On Oct 25, 2006, at 10:13 AM, Steve Schacht wrote:
On Oct 25, 2006, at 1:47 AM, 360Precision Email List wrote:
There's a huge gap between the typical 3D use of HDR spheres and
the high-end use by agencies in major print campaigns. The biggest
problem is art directors are now 3D/HDR savvy and they can spot
low-res/poor work a mile away. So what was once acceptable even
12-18 months ago isn't any longer if you still want to get decent
jobs as a photographer.
What exactly is a "typical 3D use" of HDR spheres? Can someone
point me in a direction to learn more about real world applications
of HDR spheres for 3D and/or object fly-bys?
(You can see that back in 1998, these HDR panos were made with a big
ball-bearing. Both HDR and panoramas have come a long way since then.)
This is quite different from the "tonemapped" panoramic HDRs that
many VR photographers use and display. The capture can be similar,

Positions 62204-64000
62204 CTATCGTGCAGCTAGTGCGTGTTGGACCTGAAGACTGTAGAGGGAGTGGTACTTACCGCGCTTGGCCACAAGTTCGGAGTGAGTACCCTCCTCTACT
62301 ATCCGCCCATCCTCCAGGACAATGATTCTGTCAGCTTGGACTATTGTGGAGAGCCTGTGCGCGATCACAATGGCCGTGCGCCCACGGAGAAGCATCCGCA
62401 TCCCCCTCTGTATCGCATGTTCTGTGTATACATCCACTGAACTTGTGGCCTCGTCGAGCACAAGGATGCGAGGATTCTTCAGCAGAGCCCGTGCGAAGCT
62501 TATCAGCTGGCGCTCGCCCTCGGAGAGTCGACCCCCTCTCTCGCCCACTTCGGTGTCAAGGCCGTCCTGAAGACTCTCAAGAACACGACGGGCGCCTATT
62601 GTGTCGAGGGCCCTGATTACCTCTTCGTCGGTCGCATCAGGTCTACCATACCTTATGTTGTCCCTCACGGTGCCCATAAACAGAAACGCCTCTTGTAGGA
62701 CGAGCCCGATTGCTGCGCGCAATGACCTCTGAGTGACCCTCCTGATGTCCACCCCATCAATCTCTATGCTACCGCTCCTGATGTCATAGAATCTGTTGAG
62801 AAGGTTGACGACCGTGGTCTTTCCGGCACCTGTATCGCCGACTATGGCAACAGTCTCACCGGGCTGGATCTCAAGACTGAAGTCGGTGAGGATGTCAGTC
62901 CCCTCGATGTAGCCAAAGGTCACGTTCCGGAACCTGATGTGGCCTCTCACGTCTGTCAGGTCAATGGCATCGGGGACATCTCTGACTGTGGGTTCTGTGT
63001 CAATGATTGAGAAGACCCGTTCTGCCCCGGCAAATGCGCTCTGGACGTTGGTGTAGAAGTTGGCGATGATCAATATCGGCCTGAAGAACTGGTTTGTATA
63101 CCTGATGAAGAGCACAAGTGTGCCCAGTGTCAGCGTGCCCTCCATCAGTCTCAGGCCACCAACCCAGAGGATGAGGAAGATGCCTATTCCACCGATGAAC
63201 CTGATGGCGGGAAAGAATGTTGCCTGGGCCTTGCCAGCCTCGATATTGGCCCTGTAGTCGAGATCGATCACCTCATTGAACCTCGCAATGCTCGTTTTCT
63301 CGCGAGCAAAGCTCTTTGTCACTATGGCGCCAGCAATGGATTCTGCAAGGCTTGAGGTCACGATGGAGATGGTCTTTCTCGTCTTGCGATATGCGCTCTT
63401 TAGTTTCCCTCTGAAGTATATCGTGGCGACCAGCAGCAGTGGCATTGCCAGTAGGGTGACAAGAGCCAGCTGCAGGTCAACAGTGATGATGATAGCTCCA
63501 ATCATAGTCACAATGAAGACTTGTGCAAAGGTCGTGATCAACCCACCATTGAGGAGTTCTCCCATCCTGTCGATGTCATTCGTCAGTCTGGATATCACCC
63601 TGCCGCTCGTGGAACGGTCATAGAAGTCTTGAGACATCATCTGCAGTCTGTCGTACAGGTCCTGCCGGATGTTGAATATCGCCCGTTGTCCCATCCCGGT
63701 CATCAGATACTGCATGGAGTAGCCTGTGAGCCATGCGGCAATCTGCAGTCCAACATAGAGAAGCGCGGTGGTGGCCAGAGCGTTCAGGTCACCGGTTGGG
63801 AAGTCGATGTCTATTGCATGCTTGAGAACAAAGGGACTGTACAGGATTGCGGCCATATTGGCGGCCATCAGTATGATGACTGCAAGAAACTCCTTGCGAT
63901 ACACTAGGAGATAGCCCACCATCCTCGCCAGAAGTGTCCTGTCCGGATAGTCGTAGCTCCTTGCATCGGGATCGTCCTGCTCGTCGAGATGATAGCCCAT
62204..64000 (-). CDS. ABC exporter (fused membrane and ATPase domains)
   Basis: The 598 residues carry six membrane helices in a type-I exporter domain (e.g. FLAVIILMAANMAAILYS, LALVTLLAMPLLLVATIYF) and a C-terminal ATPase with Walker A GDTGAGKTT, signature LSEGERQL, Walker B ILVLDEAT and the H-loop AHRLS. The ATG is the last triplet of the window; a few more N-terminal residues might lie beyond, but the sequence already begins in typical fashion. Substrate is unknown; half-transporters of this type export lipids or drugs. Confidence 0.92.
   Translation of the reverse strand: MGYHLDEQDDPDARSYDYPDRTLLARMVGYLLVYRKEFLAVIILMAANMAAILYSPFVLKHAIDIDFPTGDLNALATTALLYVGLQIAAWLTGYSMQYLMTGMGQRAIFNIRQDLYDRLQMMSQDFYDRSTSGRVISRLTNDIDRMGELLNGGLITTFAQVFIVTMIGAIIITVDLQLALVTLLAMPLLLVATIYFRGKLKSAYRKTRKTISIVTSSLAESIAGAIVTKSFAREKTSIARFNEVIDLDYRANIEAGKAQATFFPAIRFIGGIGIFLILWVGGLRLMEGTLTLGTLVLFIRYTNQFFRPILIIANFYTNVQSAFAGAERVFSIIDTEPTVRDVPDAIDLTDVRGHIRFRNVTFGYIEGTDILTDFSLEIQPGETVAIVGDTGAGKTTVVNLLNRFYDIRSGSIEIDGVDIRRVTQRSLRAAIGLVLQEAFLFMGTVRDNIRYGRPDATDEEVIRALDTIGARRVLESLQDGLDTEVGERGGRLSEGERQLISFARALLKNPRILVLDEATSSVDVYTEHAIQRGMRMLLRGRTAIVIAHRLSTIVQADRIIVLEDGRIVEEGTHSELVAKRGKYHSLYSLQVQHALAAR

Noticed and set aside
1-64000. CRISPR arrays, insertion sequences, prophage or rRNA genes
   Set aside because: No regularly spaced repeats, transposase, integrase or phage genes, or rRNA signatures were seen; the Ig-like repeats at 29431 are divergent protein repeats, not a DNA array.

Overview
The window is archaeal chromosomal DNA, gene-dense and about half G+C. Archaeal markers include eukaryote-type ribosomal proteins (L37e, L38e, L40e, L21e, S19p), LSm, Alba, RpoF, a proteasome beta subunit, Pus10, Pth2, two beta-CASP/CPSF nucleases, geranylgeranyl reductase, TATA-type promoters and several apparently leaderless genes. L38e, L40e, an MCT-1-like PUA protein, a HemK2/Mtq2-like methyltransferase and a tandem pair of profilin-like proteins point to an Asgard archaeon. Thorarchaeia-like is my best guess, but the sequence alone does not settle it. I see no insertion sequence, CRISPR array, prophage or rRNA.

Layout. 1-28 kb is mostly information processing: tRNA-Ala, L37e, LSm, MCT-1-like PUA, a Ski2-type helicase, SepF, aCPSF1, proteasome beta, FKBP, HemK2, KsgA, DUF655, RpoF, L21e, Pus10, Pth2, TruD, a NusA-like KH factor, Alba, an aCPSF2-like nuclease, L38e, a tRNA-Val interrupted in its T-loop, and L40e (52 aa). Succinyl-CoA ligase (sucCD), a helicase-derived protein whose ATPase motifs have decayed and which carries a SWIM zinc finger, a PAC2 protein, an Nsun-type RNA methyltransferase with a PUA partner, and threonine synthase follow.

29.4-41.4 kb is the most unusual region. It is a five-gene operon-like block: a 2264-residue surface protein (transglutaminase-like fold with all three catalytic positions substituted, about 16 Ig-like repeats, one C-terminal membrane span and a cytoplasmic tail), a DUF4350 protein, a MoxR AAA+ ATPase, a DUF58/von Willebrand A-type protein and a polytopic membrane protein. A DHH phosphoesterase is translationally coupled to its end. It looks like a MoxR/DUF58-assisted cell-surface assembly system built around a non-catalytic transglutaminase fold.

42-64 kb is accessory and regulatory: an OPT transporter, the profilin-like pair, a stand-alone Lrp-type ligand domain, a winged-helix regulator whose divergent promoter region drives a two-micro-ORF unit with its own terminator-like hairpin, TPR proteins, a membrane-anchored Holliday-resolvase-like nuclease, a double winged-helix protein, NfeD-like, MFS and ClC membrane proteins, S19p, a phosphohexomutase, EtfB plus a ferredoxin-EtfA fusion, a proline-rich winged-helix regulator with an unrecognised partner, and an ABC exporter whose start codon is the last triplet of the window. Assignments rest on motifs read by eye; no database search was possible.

but an HDR pano itself (used in 3D rendering) cannot be displayed or
printed out as-is. Plus, the functional requirements of both types of
panos (printed or for 3D) are widely divergent. People that know
photography for print or interactive VRs can apply some of the same
things to HDR panos for 3D lighting and rendering, but without the
complete picture technical details get oversimplified and efficiency
and quality drop like a stone. Naturally, the converse is true, which
is why I don't print many panos or do real estate virtual tours.
Also, what kind of print publications require these ultra- high-res
panos for print?
The ultra-high-res panos are used *to make images* for print. The
pano itself is seen in the reflection on an object, but the image
also serves as some of the lighting of the scene (see the above
link). These days about 10% of the car ads you see in print (yes, it
is still that low, at least in North America) are a combination of
photography and 3D imagery, so the reflections on the body of a 3D
car come from an HDR pano. You are much more likely to see the
effects of this technique used in TV ads and in the movies, but those
images are done at a much lower resolution.
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